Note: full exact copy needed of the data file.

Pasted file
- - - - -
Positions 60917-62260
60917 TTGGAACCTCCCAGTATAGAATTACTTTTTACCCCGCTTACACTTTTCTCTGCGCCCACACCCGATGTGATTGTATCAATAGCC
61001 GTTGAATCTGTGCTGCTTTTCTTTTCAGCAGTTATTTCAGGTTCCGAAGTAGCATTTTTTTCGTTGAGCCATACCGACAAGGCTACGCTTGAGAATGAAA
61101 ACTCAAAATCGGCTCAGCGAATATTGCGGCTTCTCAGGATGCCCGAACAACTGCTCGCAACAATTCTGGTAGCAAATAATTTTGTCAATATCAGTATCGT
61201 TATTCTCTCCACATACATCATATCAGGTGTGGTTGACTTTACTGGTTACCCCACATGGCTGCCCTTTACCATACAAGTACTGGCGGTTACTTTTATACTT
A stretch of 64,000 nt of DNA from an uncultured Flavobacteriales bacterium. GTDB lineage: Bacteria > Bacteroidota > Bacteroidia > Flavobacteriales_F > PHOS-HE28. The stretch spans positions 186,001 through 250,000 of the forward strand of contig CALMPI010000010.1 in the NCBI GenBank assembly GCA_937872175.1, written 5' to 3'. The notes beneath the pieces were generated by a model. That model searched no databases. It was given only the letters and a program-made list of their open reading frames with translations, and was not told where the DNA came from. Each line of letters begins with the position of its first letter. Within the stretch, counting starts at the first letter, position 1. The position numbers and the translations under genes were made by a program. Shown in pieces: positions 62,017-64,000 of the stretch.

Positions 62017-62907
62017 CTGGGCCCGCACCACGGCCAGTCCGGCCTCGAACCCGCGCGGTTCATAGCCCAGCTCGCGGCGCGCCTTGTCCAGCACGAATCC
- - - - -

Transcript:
Positions 60917-62260
60917 TTGGAACCTCCCAGTATAGAATTACTTTTTACCCCGCTTACACTTTTCTCTGCGCCCACACCCGATGTGATTGTATCAATAGCC
61001 GTTGAATCTGTGCTGCTTTTCTTTTCAGCAGTTATTTCAGGTTCCGAAGTAGCATTTTTTTCGTTGAGCCATACCGACAAGGCTACGCTTGAGAATGAAA
61101 ACTCAAAATCGGCTCAGCGAATATTGCGGCTTCTCAGGATGCCCGAACAACTGCTCGCAACAATTCTGGTAGCAAATAATTTTGTCAATATCAGTATCGT
61201 TATTCTCTCCACATACATCATATCAGGTGTGGTTGACTTTACTGGTTACCCCACATGGCTGCCCTTTACCATACAAGTACTGGCGGTTACTTTTATACTT
A stretch of 64,000 nt of DNA from an uncultured Flavobacteriales bacterium. GTDB lineage: Bacteria > Bacteroidota > Bacteroidia > Flavobacteriales_F > PHOS-HE28. The stretch spans positions 186,001 through 250,000 of the forward strand of contig CALMPI010000010.1 in the NCBI GenBank assembly GCA_937872175.1, written 5' to 3'. The notes beneath the pieces were generated by a model. That model searched no databases. It was given only the letters and a program-made list of their open reading frames with translations, and was not told where the DNA came from. Each line of letters begins with the position of its first letter. Within the stretch, counting starts at the first letter, position 1. The position numbers and the translations under genes were made by a program. Shown in pieces: positions 62,017-64,000 of the stretch.

Positions 62017-62907
62017 CTGGGCCCGCACCACGGCCAGTCCGGCCTCGAACCCGCGCGGTTCATAGCCCAGCTCGCGGCGCGCCTTGTCCAGCACGAATCC